The Eurofile, Week 3: Welcome To The Old World, Where Basketball Actually Never Stops

The Eurofile will document that Euroleague in the 2011-12 season. The first edition takes a look at what's happened through three weeks and what's in store.

"Basketball never stops" cheers Nike's new ad campaign which features LeBron James prancing around with workout equipment at night to the stylings of Frank Sinatra. It's a sentiment at least seven different Super All-Star Classics! pitched us this summer, with varying and exponentially decaying levels of success. In a literal sense, it is true in the same way that "Eddy Curry is a basketball player" is technically a valid statement. But with NBA players occupying themselves by delivering furniture, appearing on family-themed game shows, or doing nothing at all, unequivocal espousal of "basketball never stops" feels at least mildly farcical. 

A select number of said professionals, of course, have opted to visit that large mass to the East; Glen Davis remains stateside, but Deron Williams, Andrei Kirilenko and Nicolas Batum rank among the current NBA stalwarts currently playing in Europe.

So accordingly, The Eurofile -- a weekly inspection of European basketball's cunningly monikered Euroleague -- has sprung into existence on SBNation.com, its unflinching mission to track the exploits of NBA players abroad and the world's top professional league at large. With the European season already more than a month underway, the Eurofile's delay in coverage rivals a Grecian loan payment. But with American basketball continuing to stage its very own preposterous financial crisis, increased interest in Europe can, in this case, be considered a positive.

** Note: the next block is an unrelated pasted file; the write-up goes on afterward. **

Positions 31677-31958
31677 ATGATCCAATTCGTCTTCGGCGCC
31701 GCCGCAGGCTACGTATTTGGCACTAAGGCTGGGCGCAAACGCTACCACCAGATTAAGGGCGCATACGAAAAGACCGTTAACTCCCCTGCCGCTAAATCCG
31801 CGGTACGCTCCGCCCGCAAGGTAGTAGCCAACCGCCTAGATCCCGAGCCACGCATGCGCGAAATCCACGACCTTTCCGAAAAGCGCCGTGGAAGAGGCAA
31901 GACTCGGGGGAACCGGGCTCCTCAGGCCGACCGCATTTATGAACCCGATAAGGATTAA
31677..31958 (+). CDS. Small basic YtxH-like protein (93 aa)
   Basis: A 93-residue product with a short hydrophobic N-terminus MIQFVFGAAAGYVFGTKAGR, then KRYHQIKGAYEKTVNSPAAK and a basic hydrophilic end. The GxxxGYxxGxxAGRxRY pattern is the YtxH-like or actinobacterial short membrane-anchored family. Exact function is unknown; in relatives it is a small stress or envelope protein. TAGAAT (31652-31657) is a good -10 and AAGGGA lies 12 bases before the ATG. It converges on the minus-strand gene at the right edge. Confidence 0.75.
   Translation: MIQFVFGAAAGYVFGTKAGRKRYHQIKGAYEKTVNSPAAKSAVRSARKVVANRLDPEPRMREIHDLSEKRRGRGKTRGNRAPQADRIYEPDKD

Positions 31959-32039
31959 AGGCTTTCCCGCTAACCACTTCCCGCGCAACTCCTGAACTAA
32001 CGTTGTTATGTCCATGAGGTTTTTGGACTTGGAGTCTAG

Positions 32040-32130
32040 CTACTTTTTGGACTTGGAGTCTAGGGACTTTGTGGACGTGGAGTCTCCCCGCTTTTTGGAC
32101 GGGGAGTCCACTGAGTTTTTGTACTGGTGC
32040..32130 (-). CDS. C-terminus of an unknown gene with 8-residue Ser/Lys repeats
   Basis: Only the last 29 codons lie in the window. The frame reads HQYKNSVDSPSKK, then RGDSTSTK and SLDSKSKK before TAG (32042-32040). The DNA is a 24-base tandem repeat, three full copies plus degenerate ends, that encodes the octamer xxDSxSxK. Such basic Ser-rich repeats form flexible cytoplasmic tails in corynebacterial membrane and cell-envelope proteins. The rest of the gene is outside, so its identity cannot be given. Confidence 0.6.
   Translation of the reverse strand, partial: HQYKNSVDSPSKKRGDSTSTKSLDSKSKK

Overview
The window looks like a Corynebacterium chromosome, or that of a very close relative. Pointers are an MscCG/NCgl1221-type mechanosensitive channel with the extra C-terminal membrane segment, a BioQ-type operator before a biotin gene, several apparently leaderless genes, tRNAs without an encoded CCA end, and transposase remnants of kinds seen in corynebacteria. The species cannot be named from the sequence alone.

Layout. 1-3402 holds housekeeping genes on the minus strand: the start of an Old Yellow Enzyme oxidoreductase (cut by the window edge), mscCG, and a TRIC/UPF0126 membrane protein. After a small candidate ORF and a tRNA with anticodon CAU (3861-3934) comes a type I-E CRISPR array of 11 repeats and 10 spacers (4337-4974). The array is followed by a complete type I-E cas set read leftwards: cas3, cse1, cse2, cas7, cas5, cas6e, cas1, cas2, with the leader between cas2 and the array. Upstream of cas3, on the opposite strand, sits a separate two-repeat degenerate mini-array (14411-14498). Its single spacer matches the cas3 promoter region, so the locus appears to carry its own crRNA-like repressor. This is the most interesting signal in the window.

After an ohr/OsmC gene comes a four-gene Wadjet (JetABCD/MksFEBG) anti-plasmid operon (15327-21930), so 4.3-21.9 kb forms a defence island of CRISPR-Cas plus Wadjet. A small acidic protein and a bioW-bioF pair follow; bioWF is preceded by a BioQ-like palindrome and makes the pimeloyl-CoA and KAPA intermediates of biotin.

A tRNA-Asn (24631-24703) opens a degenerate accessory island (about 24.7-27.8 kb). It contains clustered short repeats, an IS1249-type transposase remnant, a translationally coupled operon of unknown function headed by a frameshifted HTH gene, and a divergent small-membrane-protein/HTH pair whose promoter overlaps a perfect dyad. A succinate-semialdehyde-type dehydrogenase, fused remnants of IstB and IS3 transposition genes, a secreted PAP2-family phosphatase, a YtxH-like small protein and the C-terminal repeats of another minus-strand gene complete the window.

AN INTRODUCTION TO THE EUROLEAGUE

While sites like BallinEurope, Pounding the Rock, NBAPlaybook, Hardwood Paroxysm, and others have covered the 2012 European season more or less since its onset, we'll start here with a preliminary summary of the Euroleague's basic rules and structure:

  • There are 24 teams currently in the Euroleague.
  • These teams are champions and runners-up from various leagues around Europe.
  • The teams are placed in four groups of six teams each.
  • Each team plays the other five teams in its group twice (home and away) for a total of 10 games.
  • These 10 games per teamcomprise the first group stage.
  • Each team plays one game a week, either on Wednesday, Thursday, or rarely, Friday.
  • The first group stage ends in the third week of December.
  • The top four teams in each group (ranked by wins, then point differential) advance to a "Top 16" group stage commencing in January.
  • Eight teams from that group stage go to the playoffs, starting in March.

Next, the teams themselves:

  • Group A: Caja Laboral (Spain), Bennet Cantu (Italy), SLUC Nancy (France), Fenerbahce Ulker (Turkey), Bilbao Basket (Spain), Olympiacos (Greece)
  • Group B: CSKA Moscow (Russia), Panathinaikos (Greece), Unicaja (Spain), Brose Baskets (Germany), Zalgiris Kaunas (Lithuania), KK Zagreb (Croatia)
  • Group C:  Real Madrid (Spain), Anadolu Efes (Turkey), Maccabi Tel Aviv (Israel), Partizan Belgrade (Serbia), Armani Jeans Milano (Italy), Spirou Basket (Germany)
  • Group D: Barcelona (Spain), Montepaschi Siena (Italy), Galatasaray (Turkey), UNICS Kazan (Russia), KK Union Olimpija (Slovenia), Asseco Prokom Gdynia (Poland)

And finally, notable players (bold for players under NBA contract, as opposed to free agents who can opt to stay in Europe should the lockout end) by NBA team affiliation:

  • Atlanta Hawks - Zaza Pachulia (Galatasaray)
  • Boston Celtics - Nenad Krstic (Moscow)
  • Cleveland Cavaliers - Danny Green (Union Olimpija), Alonzo Gee (Asseco Prokom Gdynia)
  • Dallas Mavericks - Rudy Fernandez (Madrid)
  • Denver Nuggets - Danilo Gallinari (Armani Milano), Ty Lawson (Zalgiris Kaunas)